As mentioned in a previous post, I was finally able to attend a workshop with headshot photographer Peter Hurley. I've been on the fence with this for at least two years. Returning home after two intense days with Peter and a great group of photographers, I realize how much value this course has. It has already changed the way I look at people and how I work with them to get the best expression I can from them.
On Friday evening, a bunch of us met up at Medis bar in Stockholm to have some beers and get to know each other. Peter brought his family along as well, so we were quite a large group. It was nice to meet everyone (most, at least) before the workshop started.
Intense session on theory!
The one thing I definitely knew about the Headshot Intensive, was that it would be intense ;) And it sure was! We started on Saturday at 10 am. This first day was dedicated to Peter's incredibly comprehensive system on how to direct people. In short, it is a huge amount of information on how he creates rapport with the client, direct them and then use techniques to get natural reactions out of them. This, in turn, makes for headshots that have what he calls "lookability". Images you want to look at, that are interesting and makes you wonder about something.
This theory session went from 10:00 in the morning until 7:30 in the evening, with an hour of lunch thrown in there. After this session, we went out to dinner at a local restaurant. At 9 pm, we went back to the studio - now it was time for shooting! It was time to get serious and to practice what we had learned during the day.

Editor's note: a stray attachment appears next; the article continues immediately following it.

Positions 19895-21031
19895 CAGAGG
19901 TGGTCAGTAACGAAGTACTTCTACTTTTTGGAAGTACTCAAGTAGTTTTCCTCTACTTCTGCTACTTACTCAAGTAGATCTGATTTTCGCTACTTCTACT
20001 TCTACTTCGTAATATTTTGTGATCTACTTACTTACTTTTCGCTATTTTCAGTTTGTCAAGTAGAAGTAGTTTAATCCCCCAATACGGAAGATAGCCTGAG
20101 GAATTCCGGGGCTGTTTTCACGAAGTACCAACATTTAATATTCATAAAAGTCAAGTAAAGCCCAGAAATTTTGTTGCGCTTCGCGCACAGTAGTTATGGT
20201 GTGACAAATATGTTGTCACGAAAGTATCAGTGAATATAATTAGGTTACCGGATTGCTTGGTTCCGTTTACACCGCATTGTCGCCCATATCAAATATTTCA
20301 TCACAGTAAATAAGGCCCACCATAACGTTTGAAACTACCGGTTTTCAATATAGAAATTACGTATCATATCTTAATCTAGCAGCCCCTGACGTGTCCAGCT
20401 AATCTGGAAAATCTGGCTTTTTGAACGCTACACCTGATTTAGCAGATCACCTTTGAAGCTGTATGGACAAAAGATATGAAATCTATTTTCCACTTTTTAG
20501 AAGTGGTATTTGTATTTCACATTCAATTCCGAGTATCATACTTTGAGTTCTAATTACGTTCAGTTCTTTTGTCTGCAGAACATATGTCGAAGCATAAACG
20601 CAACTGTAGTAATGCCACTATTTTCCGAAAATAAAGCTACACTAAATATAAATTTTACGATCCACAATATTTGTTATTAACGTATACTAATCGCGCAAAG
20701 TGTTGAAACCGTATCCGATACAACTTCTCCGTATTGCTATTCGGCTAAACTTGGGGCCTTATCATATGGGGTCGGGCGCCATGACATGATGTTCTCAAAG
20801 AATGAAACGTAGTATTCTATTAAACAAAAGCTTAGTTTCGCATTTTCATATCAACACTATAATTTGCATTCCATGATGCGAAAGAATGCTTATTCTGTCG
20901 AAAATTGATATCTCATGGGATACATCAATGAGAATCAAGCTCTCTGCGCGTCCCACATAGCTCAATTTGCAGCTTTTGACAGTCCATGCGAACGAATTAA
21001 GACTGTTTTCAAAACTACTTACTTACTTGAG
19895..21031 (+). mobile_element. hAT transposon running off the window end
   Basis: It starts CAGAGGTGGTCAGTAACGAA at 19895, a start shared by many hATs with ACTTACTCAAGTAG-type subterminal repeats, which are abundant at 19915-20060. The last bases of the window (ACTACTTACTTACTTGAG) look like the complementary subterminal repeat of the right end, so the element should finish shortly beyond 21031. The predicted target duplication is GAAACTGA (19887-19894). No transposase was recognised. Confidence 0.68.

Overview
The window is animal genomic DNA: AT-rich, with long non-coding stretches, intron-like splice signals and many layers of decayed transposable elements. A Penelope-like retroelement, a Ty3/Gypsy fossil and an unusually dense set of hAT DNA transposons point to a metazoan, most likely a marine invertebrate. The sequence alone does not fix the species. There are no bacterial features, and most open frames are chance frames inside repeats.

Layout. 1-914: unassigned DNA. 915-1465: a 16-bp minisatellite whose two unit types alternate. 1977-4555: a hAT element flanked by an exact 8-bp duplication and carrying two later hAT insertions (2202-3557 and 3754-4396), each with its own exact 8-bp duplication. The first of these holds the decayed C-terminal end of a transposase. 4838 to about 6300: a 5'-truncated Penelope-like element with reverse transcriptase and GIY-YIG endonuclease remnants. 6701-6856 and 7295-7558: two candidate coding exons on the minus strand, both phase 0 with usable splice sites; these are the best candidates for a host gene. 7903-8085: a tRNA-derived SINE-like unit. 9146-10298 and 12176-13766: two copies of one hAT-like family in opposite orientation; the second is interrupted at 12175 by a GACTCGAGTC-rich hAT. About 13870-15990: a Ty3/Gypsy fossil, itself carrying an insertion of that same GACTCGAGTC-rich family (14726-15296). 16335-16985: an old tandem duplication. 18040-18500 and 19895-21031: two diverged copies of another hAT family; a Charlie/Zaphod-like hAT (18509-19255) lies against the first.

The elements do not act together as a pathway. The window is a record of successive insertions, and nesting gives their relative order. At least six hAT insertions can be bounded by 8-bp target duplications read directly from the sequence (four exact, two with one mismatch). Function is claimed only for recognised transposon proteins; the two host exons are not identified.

We had two stations set up. One was on a white seamless that gave Peter's signature look. The other setup was on a more rustic, metal background. We took turns photographing eachother. I managed to photograph two of my collegues that evening, and I'm pretty happy with the result.
What I realized very rapidly, was that the theory is one thing, and practicing the techniques is something else entirely. I noticed how naturally and effortlessly he does what he does, and it became apparent that this the result of shooting thousands of people. We have access to the same theory that he has - the difference is experience. The main thing I need to develop is the stuff you say to the client to get expressions out of them. This is something I need to work on continuously, and make my own. Internalize it. It was very easy to get stuck and not know what to say to the person.
Here is one of the shots I did that evening of Vincent, a talented photographer from Stockholm:
Profoto gear galore
We were very lucky to be in Stockholm, where the main offices of Profoto are located. Peter L. from their office was there the whole weekend, and he brought a whole lot of Profoto gear with him. We had D1 and B1 strobes, as well as a large number of softboxes, umbrellas and reflectors. Peter was also a regular attendee of the Intensive, so he was going through the same things that we were. It was a great help to have him and his knowledge about lighting there.